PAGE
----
In simple substances like potassium chloride it seems evident that one kind of dissociation only is possible.
They are yellowish-red solids, which behave as weak bases, their salts undergoing hydrolytic dissociation in aqueous solution.
These colour changes are connected with a dissociation of the molecules.
The result of this treatment is that the comparatively heavy oils undergo dissociation, as shown by the experiments of Thorpe and Young, into specifically lighter hydrocarbons of lower boiling points, and the yield of kerosene from ordinary crude petroleum may thus be greatly increased.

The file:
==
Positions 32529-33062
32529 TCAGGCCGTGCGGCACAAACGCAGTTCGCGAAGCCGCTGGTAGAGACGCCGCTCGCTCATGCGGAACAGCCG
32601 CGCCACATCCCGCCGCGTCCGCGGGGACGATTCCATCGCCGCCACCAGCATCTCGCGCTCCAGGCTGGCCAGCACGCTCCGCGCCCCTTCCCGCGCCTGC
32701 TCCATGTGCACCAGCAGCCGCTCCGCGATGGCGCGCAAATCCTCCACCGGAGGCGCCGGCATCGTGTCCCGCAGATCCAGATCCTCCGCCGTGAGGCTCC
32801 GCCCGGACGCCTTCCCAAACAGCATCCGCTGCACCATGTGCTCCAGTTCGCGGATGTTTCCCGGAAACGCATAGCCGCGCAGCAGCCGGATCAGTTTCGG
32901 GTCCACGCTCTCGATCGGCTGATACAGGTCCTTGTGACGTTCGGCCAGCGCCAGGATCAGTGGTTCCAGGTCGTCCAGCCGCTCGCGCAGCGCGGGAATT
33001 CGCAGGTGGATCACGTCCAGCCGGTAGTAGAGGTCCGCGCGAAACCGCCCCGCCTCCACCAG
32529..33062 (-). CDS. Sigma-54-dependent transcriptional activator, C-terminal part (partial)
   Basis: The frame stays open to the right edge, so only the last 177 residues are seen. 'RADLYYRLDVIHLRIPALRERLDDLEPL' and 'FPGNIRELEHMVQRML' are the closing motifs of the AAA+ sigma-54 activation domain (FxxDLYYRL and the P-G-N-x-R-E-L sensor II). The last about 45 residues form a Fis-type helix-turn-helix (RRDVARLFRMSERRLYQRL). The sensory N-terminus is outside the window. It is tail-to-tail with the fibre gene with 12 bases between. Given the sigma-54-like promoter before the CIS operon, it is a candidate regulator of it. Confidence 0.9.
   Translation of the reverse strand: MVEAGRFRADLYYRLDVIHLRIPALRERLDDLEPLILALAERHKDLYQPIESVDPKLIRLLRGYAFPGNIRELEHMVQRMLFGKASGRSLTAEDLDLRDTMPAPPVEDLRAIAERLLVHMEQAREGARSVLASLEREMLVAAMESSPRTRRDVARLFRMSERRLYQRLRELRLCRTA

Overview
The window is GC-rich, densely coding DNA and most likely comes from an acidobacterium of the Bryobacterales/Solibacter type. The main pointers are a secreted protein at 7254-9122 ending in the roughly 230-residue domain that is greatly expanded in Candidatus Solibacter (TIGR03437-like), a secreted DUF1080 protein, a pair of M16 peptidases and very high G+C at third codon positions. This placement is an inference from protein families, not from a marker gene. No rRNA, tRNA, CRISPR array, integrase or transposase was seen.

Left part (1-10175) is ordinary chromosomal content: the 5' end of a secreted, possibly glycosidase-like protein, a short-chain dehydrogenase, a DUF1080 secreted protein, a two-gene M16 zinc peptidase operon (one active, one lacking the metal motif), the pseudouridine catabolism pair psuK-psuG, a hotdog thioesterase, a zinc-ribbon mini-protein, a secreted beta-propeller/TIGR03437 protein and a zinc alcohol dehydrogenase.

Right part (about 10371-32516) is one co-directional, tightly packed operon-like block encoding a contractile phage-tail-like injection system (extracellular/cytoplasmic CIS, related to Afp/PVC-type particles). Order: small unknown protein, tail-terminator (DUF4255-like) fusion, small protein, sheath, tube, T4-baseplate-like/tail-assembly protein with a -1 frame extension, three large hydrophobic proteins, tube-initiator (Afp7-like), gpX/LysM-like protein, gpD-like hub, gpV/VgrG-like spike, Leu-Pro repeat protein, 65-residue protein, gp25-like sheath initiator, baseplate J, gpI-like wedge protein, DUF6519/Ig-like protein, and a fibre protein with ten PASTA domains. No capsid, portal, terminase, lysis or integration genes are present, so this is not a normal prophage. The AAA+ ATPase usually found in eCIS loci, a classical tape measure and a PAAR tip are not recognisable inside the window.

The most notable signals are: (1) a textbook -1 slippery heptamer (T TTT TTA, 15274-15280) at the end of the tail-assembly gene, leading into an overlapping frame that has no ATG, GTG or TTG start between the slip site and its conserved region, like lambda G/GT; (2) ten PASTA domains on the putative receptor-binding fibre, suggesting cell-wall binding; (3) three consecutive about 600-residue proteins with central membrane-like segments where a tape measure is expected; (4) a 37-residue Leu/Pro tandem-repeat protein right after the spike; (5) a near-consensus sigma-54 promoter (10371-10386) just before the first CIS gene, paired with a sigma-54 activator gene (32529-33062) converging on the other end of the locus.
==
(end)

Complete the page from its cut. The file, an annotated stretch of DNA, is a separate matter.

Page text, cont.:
(I) In very dilute solutions of simple substances, where only one kind of dissociation is possible and the dissociation of the ions is complete, the number of pressure-producing particles necessary to produce the observed osmotic effects should be equal to the number of ions given by a molecule of the salt as shown by its electrical properties.